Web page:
Be sure to layer up with warm clothes. You can expect 10-40 degree temperature changes throughout the day with lows in the 30s and highs in the 70s. State law requires us to wear hunter orange at all times while in the field. Knee boots are a necessity for this part of the world.

We recommend scoped 7mm magnums, 300 Winchester Magnum, or higher calibers for these hunts due to the bear’s thick hide and extremely thick and dense fat.

Hound Hunting

Known for excitement, hound hunting is no easy way of taking a black bear, especially in Eastern North Carolina.  The extremely thick pocosin offers unbelievable bear habitat, but it does not offer easy passage for us 2-legged creatures.  You will be challenged physically and mentally as the bear maneuvers and tries to evade the hounds.  Through bear dens, ditches, briar patches, and game trails; you will likely be reduced from walking to crawling on your stomach, hands, and knees or rolling on top of the thick canopy.  

This style of hunting offers an intimate look inside the black bears world.  You will be exposed to the wilderness and solve the mystery as to why these bears grow to be the “Worlds Largest Black Bears.”  These ultra-thick pieces of forest are loaded with berries, nuts, and small game making it the perfect habitat.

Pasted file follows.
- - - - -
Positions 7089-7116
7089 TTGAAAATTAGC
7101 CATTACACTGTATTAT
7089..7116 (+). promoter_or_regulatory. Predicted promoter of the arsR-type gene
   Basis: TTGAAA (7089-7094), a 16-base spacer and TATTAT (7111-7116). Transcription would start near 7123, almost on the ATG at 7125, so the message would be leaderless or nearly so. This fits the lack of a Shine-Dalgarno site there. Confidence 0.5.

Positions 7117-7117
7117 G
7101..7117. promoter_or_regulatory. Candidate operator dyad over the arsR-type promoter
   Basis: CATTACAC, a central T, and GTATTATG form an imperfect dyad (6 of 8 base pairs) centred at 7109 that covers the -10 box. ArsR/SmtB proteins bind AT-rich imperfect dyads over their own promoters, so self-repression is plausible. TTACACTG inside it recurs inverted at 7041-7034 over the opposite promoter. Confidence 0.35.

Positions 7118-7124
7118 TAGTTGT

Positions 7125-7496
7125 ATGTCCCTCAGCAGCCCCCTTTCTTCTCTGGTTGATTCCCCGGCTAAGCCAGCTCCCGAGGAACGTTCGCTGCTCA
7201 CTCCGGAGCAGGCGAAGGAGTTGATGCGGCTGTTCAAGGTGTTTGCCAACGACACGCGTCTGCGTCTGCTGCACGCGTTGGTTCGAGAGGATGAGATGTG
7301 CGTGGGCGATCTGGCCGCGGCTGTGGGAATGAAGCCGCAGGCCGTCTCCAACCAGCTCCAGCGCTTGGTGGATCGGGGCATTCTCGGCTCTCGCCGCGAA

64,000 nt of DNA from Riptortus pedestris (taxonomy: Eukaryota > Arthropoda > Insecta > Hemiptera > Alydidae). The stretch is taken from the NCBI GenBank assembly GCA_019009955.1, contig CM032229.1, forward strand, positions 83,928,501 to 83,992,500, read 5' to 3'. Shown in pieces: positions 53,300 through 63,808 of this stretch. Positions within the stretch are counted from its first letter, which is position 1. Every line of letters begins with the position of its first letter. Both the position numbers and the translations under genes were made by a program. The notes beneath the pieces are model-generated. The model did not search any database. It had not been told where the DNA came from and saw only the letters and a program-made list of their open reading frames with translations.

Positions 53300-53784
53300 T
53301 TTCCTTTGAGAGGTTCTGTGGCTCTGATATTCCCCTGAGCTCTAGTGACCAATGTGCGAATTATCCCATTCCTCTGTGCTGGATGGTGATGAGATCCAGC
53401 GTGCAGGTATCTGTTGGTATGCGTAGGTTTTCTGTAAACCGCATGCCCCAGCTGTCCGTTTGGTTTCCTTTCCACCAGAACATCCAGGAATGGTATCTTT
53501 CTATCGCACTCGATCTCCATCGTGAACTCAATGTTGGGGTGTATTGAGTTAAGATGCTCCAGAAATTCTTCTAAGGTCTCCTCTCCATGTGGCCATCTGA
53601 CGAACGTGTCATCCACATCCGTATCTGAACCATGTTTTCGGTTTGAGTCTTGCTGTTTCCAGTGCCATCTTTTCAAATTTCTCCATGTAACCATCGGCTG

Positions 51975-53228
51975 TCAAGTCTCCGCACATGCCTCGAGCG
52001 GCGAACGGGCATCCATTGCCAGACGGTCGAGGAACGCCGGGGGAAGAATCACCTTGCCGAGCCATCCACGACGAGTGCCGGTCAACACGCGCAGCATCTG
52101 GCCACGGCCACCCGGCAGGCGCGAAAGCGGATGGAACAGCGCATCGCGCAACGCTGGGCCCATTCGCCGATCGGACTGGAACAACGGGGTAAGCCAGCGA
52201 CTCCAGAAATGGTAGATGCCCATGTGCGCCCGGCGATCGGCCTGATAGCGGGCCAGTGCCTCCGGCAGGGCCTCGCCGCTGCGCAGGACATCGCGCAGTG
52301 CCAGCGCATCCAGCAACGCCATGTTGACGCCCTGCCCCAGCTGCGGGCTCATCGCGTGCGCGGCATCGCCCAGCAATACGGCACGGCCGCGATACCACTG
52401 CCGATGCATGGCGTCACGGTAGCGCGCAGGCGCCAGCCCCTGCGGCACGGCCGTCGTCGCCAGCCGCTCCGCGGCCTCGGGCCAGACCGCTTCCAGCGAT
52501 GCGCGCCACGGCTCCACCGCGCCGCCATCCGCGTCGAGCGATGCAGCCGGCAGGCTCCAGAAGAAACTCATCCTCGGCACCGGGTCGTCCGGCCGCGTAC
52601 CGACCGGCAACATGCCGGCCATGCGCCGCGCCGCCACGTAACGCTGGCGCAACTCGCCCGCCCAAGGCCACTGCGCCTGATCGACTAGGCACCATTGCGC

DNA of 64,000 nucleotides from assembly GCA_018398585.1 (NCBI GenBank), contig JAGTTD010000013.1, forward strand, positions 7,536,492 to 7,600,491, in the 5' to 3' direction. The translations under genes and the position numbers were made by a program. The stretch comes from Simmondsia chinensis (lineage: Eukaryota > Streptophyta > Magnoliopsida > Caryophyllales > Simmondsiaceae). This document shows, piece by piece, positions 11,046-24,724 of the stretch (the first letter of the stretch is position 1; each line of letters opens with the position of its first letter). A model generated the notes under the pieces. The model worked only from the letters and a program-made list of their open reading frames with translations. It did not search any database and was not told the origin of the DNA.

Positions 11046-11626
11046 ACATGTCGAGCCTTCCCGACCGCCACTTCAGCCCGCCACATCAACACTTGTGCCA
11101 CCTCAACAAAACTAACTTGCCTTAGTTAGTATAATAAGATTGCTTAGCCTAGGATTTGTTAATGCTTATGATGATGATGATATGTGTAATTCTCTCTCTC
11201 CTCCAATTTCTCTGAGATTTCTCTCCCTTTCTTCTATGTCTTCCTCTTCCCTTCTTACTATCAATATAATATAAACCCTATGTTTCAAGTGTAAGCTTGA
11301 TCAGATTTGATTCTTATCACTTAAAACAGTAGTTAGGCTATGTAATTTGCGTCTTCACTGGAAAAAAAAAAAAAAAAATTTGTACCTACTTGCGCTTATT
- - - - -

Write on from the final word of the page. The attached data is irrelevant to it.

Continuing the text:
The houndsmen take great pride in the skill and effectiveness of their hounds.  Therefore they train year-round to ensure their ability.  We typically hunt with Walkers and Black-and-Tan hounds.  These particular hounds stand up well against the thick wilderness and large bears.  Lead dogs are chosen for their strong scent-trailing abilities, speed, focus, and drive.  Once the lead dog strikes a bear, the houndsmen will then dump a few more hounds to give chase.  The idea is for the bear to bay, depending on size and stamina of the bear, this could take a while.  You will know the bear is bayed when you hear the dog’s tone and cadence change.